political problems before they left, they would if they were sent back.

Yenier Echevarría González, 31, who worked as a baker in the tourism
industry, said state security agents had seen a photo he posted from
Brazil on Facebook, so they showed up at his house in Cuba and demanded
that his wife sign his employment resignation papers. He had been gone
just a week and had not officially emigrated.

“First of all, if I’m deported I will probably have to serve two months
in jail,” Mr. Echevarría said. “And I will never again have a job, a car
or a house — ever.”

The Cuban government promised in the 1995 migration accords with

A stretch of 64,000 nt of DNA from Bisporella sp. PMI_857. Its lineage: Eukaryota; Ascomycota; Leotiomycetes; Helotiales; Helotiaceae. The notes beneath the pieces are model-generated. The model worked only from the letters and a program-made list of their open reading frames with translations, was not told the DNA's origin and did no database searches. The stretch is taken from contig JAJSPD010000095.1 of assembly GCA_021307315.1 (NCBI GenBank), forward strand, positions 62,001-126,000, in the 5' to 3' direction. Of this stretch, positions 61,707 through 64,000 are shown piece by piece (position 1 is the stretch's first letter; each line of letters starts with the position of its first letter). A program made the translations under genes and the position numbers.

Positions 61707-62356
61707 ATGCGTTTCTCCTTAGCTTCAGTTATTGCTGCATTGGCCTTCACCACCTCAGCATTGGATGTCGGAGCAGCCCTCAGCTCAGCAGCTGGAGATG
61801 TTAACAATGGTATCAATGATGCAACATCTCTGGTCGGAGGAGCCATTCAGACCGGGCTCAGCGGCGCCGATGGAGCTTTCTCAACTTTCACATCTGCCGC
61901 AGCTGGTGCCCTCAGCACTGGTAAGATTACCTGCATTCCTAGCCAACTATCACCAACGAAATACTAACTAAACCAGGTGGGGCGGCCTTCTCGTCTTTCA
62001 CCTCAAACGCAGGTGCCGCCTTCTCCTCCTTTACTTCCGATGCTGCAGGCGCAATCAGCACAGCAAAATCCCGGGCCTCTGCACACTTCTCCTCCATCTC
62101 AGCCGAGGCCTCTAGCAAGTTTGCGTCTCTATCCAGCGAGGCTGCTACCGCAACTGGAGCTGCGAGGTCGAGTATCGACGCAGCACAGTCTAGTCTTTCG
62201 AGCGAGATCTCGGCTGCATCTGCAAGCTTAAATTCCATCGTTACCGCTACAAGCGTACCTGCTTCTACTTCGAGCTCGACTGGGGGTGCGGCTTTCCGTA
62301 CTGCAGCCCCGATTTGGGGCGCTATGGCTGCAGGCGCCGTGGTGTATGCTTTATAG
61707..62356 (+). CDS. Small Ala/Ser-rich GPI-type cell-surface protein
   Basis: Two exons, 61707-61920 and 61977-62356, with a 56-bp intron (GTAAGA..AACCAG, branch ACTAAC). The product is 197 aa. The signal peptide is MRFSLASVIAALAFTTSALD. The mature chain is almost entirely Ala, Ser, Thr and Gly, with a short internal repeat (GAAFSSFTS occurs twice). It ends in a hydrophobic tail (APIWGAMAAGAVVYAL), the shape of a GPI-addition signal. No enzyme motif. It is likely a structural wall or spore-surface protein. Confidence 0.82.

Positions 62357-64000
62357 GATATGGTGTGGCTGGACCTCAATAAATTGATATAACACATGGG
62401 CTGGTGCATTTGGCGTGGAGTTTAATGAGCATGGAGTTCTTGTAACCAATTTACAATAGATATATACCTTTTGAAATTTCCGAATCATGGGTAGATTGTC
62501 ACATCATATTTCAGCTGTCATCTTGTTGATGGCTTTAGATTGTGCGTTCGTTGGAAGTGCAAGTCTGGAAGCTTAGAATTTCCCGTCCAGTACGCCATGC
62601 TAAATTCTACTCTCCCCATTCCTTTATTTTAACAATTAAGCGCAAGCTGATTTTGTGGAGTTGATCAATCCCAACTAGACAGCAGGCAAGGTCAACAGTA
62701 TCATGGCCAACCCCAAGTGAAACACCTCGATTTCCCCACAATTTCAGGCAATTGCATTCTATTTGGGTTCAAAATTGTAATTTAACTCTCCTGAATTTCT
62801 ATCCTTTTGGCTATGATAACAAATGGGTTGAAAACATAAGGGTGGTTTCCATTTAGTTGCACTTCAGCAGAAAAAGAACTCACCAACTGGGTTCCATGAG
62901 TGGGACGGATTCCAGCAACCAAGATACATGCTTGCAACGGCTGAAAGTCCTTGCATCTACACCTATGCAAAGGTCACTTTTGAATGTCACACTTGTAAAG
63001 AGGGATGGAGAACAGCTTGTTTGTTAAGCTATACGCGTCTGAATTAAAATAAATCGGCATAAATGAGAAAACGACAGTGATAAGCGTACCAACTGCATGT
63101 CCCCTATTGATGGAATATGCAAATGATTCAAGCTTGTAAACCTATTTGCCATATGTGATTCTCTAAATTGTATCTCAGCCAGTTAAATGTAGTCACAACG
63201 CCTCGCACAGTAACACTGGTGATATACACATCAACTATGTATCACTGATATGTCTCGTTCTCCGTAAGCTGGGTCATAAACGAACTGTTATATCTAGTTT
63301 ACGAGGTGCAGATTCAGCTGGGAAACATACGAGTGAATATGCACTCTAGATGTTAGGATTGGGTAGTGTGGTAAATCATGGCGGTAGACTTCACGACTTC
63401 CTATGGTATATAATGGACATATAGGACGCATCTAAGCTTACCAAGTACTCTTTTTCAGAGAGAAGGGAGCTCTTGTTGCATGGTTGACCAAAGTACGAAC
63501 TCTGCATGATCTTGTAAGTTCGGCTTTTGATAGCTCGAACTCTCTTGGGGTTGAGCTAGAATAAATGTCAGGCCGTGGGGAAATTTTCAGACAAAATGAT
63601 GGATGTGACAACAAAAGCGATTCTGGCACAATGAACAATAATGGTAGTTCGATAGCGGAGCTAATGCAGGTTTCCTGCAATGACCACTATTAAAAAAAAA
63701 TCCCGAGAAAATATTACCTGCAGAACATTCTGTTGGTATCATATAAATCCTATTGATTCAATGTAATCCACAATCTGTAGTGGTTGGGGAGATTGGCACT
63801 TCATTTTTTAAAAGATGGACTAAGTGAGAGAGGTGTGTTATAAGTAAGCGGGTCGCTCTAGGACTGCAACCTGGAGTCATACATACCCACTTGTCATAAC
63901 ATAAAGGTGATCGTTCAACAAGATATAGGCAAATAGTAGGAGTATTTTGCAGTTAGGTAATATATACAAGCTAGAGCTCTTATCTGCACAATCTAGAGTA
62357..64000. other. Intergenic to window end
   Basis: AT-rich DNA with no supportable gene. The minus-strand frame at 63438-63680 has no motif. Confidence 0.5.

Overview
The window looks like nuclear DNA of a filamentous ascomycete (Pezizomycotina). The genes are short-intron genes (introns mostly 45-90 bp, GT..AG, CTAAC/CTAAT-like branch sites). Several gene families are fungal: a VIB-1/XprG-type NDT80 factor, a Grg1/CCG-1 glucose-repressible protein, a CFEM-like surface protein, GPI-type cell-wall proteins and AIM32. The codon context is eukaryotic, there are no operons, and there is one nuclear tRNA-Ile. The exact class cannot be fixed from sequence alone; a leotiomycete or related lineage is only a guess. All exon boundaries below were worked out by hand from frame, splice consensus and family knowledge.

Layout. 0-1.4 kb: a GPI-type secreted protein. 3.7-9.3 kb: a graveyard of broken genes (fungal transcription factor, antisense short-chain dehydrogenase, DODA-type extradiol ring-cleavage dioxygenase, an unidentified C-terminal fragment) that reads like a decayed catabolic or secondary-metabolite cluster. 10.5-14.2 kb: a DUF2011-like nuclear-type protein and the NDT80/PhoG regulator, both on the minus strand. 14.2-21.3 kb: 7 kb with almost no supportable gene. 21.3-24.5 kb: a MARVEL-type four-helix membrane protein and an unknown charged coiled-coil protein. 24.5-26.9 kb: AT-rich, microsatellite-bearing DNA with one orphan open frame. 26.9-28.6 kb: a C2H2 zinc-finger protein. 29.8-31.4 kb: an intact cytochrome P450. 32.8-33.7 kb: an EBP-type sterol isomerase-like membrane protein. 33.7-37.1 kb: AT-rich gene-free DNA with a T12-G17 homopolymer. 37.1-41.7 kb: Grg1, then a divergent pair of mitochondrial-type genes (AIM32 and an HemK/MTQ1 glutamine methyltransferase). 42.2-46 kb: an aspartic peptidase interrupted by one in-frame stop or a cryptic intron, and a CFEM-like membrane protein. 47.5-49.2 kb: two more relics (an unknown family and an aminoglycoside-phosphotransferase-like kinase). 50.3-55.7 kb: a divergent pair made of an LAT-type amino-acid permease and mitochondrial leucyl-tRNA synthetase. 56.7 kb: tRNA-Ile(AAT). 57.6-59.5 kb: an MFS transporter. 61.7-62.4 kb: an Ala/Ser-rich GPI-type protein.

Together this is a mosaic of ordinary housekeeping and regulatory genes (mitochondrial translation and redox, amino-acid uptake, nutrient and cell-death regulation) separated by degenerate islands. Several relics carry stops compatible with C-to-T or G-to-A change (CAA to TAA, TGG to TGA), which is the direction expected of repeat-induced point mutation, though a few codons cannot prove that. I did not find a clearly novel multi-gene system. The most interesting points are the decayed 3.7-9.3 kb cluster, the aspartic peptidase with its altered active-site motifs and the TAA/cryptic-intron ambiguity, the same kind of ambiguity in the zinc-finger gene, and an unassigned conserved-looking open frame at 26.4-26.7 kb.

Washington not to retaliate against Cubans who were turned back, said
Holly Ackerman, a Duke University librarian who studies Cuban migration.
To qualify for residency in the United States, Cubans will now have to
show they would be personally persecuted back home.

“Being pinched and limited and controlled by the Cuban government isn’t
enough to satisfy the U.S. authorities any more,” she said. “Cubans who
are thinking about exiting will undergo a profound reframing of their
identity as a result of these changes.”

Silvia Pedraza, a sociology professor at the University of Michigan,
argued that while the prior policy had been flawed, it was naïve to
treat Cubans as economic immigrants.

“One has to distinguish people who leave totalitarian countries,” she
said. “For sure, the weight of the economic circumstances is very strong
in their lives, because the daily stuff of life in Cuba is so difficult
that when Cubans talk, that’s what they begin talking about. But it does
not seem right not to recognize the political nature of this.”

José Martín Carmona Flores, who runs a state agency in Mexico that